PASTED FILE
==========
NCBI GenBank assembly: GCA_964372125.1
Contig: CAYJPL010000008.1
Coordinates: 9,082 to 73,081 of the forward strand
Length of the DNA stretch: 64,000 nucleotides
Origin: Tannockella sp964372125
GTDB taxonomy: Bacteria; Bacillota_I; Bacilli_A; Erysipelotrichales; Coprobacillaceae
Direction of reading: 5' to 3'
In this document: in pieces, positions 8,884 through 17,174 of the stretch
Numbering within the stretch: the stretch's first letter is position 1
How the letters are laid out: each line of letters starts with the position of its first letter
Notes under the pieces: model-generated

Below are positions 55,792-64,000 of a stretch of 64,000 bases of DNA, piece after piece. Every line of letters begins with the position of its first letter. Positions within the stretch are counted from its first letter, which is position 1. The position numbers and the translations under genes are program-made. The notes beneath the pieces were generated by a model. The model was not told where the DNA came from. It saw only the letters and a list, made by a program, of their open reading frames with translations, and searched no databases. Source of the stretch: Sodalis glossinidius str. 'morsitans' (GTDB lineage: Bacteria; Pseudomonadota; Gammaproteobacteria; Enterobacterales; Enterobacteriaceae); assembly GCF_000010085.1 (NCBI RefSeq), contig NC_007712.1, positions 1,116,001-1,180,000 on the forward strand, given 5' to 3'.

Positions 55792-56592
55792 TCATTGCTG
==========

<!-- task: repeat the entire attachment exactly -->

NCBI GenBank assembly: GCA_964372125.1
Contig: CAYJPL010000008.1
Coordinates: 9,082 to 73,081 of the forward strand
Length of the DNA stretch: 64,000 nucleotides
Origin: Tannockella sp964372125
GTDB taxonomy: Bacteria; Bacillota_I; Bacilli_A; Erysipelotrichales; Coprobacillaceae
Direction of reading: 5' to 3'
In this document: in pieces, positions 8,884 through 17,174 of the stretch
Numbering within the stretch: the stretch's first letter is position 1
How the letters are laid out: each line of letters starts with the position of its first letter
Notes under the pieces: model-generated

Below are positions 55,792-64,000 of a stretch of 64,000 bases of DNA, piece after piece. Every line of letters begins with the position of its first letter. Positions within the stretch are counted from its first letter, which is position 1. The position numbers and the translations under genes are program-made. The notes beneath the pieces were generated by a model. The model was not told where the DNA came from. It saw only the letters and a list, made by a program, of their open reading frames with translations, and searched no databases. Source of the stretch: Sodalis glossinidius str. 'morsitans' (GTDB lineage: Bacteria; Pseudomonadota; Gammaproteobacteria; Enterobacterales; Enterobacteriaceae); assembly GCF_000010085.1 (NCBI RefSeq), contig NC_007712.1, positions 1,116,001-1,180,000 on the forward strand, given 5' to 3'.

Positions 55792-56592
55792 TCATTGCTG